The QTL data and related information for bovine QTL are gathered from published work and from existing databases such as INRA BOVMAP [3
] and USDA-MARC[1
]. We elected to use the USDA-MARC map as our reference map and to display all QTL on the MARC map. This was done as a matter of convenience, as the MARC map is the most comprehensive bovine linkage map available. Every QTL mapping experiment results in the generation of a new map within which the QTL are localized. In order to represent QTL from different experiments on a single map, we needed to use a map that incorporated the markers used to define QTL. The MARC map fulfilled this criterion. In a small number of cases, markers have been used to map QTL and are not present on the MARC map. In these cases, the closest USDA marker that flanked the QTL marker were used as a proxy. An integrated database schema was designed and the database (MySQL) populated with the gathered data. Quarterly literature searches will allow frequent updating of the database. The bovine QTL Viewer was developed for the integration of QTL data available for cattle. The tool consists of an integrated database of bovine QTL and the QTL viewer to display QTL and their chromosomal position. As shown in Fig. , the database mainly consists of QTL data and Marker data.
Figure 1 QTL viewer description. This is a diagrammatic view describing the inputs and outputs from the database and viewer. QTL and marker information are assembled from the literature or web sites and entered into the linked, discrete marker and QTL databases. (more ...)
The database is independent of the viewer, which dynamically displays the query results (using the USDA MARC map as a the reference map) as graphical representations of chromosomes highlighted in the QTL regions (Fig. ). Because the database is independent from the viewer it is a simple matter to add databases for other species making this a more versatile tool. The interface was designed after initially canvassing potential users and two rounds of feedback to ensure user desired features were incorporated into the design.
Figure 2 Genome view of multiple QTL. This screen shot shows the result of a query for QTL for carcass quality, carcass yield, milk yield and milk fat traits. The QTL regions are color coded and for ease of viewing multiple, overlapping QTL for any single trait (more ...)
The user can then select a particular chromosome to view in detail by clicking on it. This chromosome view provides a detailed view of all QTL reported in the genome view generated previously. The user can go directly to the chromosome view by selecting a single chromosome at the time of the initial search. Individual QTL can then be viewed in detail (Fig. ) and at this point the user can determine statistical significance, family structure, literature references and markers included within the QTL region. A future link out to a genome browser will be available from this QTL detail view.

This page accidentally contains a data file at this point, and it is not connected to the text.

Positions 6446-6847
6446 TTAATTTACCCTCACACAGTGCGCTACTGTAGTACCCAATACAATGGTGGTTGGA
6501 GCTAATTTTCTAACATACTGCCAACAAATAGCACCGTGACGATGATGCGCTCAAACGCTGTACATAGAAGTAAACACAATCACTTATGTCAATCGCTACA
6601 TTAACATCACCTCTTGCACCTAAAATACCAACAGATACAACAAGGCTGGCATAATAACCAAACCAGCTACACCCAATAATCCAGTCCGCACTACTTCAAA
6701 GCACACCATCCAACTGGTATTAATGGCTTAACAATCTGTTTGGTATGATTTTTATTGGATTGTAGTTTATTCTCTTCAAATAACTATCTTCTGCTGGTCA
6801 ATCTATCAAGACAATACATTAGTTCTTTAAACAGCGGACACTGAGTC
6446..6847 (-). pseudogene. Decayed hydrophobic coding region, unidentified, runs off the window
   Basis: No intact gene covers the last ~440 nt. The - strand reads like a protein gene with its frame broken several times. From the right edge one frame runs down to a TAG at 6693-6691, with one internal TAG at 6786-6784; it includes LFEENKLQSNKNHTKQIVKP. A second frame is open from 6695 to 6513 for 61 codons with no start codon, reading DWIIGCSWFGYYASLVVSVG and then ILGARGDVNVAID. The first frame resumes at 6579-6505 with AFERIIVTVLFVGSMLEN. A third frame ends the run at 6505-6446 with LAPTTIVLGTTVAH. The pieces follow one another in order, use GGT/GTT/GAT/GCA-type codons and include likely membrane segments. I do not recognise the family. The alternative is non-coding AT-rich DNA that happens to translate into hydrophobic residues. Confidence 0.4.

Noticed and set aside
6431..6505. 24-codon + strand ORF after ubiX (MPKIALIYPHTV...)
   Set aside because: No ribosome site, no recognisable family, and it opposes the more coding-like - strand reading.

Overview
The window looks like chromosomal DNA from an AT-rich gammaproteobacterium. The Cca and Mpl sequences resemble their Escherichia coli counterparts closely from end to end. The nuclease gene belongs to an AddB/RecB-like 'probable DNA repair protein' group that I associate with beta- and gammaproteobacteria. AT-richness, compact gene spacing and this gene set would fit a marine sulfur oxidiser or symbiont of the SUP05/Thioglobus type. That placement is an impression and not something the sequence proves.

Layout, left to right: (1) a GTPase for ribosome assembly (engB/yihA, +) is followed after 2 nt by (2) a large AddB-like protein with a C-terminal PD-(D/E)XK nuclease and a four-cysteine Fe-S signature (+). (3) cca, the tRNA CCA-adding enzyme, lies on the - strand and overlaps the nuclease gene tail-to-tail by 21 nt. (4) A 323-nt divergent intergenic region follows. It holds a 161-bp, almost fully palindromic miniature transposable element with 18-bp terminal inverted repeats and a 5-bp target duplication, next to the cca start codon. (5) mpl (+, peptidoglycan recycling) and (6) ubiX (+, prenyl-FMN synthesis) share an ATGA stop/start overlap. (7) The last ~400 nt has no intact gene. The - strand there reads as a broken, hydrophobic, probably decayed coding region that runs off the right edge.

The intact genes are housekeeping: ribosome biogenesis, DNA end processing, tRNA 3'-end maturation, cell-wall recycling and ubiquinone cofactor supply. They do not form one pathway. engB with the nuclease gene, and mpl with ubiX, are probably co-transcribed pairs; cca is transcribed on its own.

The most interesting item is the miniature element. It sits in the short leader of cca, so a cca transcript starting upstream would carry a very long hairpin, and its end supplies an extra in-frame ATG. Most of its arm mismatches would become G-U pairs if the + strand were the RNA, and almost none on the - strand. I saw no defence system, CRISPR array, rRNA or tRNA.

Figure 3 Detailed view of QTL. The critical interval of the QTL is shown along with peak marker location. QTL summary data such as QTL ID, statistical signficance, family structure and statistical methods are presented. Links to the USDA marker database are provided, (more ...)
As can be seen from the Entity-Relationship (ER) diagram (Fig. ), links to genome data can be provided by adding a relationship linking markers to their genome coordinates in the Gbrowse database.
Figure 4 Entity-Relationship diagram of the integrated database. The integrated database consists of two major, linked divisions, the marker database, which is independent from the QTL database. This allows easy updating of either component of the database or (more ...)
The ER diagram consists of these entities:
• QTL information, including all the details of each QTL
• Marker information, including all the details of each marker
• References, including the complete list of references
• Trait information, including the details of the traits of the cattle
• Category information, which gives details about the categories into which traits are divided
• Chromosome information, which has the length of each of chromosome measured in linkage units (Morgans).
The database is modeled such that each trait can fall under multiple categories. In addition, each QTL and marker record can have more than one reference. Finally, the QTL information and marker information are not linked directly. These data are linked dynamically by the QTL Viewer based on the position of the marker and the position of the QTL on the chromosome. This provides flexibility when the database is updated, allowing marker information and QTL information to be updated independently of each other.
Data can be added or edited using a set of web based tools that simplify database administration. Database administrators can add single QTL or easily modify QTL attributes without resorting to the command line. This makes updating the database possible by less skilled individuals such as students or technicians who may not have the training to mine the data out of the literature or have admin access to MySQL. Security settings are such that it is possible to assign users limited admin privileges over their own data, enabling them to submit and edit data but not delete QTL entries. User submitted data can be kept private and not accessible to other users until a user is ready to divulge the data for public access. This feature has been implemented to allow users to directly submit data prior to publication, allowing them to view their data in the context of public data in a genomic context.